We hear it all the time:
“They have never been where I’ve been.”
“They don’t know what it’s like.”
“How can anyone help if they don’t understand what I’m going through?”
“They’ve never touched a drug in their life, what advice can they offer me?”
As a subculture, those of us in recovery have perpetuated this myth for far too long. This rumor may have began as a defensive cover to shade us from the prejudices of the “normal people” out there. It may be that we have taken the quote recited at our hometown NA meetings a step too far: “The therapeutic value of one addict helping another is without parallel.”
In recovery, we share a special bond that knits us together. We’ve all been there. Each one of us could spout hours of what we lovingly refer to as “war stories” about how bad we had it in our addiction. While it’s always good to know that someone with a much bigger monkey on their back than you made it out of their “good ol days” alive, we must realize that it may also be good to hear from those who have never chased a high, to see how they made it through life without drugs.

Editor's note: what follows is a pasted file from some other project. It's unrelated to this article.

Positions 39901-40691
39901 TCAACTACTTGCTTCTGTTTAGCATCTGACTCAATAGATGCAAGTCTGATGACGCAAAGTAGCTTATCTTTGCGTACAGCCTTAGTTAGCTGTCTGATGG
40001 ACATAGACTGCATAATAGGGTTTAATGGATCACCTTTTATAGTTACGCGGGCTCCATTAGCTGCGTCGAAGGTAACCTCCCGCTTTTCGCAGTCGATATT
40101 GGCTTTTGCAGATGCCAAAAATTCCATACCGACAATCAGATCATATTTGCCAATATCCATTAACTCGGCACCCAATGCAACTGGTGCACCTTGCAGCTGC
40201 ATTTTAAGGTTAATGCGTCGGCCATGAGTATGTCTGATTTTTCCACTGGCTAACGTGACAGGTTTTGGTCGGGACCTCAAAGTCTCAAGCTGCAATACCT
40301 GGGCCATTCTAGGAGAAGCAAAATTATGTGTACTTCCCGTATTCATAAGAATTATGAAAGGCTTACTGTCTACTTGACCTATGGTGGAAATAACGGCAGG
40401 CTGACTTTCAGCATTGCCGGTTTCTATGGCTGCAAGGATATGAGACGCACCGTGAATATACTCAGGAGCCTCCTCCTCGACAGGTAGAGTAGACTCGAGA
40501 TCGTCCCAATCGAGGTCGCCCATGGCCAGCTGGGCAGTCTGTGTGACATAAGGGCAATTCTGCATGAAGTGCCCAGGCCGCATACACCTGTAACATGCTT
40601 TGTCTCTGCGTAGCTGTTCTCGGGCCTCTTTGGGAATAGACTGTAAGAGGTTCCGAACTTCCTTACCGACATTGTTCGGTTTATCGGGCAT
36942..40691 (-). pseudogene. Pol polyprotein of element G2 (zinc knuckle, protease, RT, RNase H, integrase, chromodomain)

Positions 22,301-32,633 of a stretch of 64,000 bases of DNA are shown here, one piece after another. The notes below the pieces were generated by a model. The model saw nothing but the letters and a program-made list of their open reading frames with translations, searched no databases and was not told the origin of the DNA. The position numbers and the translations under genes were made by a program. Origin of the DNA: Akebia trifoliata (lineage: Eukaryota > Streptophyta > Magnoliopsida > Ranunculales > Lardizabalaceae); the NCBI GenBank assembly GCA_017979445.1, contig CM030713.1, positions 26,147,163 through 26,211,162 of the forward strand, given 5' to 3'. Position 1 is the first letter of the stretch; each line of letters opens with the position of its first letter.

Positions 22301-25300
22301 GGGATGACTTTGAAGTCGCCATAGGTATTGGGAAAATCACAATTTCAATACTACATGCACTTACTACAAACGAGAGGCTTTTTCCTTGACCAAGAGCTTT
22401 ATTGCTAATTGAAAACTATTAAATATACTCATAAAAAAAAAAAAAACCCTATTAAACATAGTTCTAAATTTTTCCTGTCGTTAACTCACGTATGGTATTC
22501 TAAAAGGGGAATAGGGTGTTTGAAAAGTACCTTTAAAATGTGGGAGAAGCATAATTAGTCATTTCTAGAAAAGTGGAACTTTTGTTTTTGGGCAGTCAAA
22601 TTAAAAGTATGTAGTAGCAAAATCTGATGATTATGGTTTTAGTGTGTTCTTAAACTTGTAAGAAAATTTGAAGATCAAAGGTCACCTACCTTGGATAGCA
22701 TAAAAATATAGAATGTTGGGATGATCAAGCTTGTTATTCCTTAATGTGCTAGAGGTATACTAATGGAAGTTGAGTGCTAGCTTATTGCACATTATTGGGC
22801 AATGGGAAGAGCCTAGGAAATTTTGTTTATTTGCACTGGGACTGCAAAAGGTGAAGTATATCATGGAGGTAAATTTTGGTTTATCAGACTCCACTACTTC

Those non-junkies have something we don’t. Something we need… Coping skills. Did someone make it through a nasty break-up without using? How? Do they set down after a hard day with an ice cold sweet tea instead of a beer? How? Coping skills are essential to our recovery. Good advice is good advice, regardless of where it comes from.
However many of us pass up this advice when it flows from the mouth of a non-user. It seems to be a sort of reverse prejudice that keeps us where we are used to being… separated from society. One of the main goals of recovery is to integrate back into society.
Some of the best advice we’ve received for recovery has come from those without an addiction problem. As Much as we separate ourselves, non-users aren’t without fault for separating us from them. Fear of not knowing what to say or how to help has led many to decline lending a helping hand. Many times all we need is someone to listen, someone to care.
Finally, let’s consider for a moment just who saved us from ourselves while we were dead in our sins. Was it another addict? Someone who did all bad things we had? No. It was a man who had never had an addiction problem. A man who had never once even done the wrong thing. A perfect man. Jesus was the ultimate goodie-twoshoes. He was tempted at all points like we were, yet without sin. He lived and sacrificed 33 years of sinless life so that we could be saved and set free from our addictions.
Next time someone who hasn’t been where you have tries being there for you, let them. You never know how much a kind word or a loving correction may bless you, even if they don’t know what it’s like.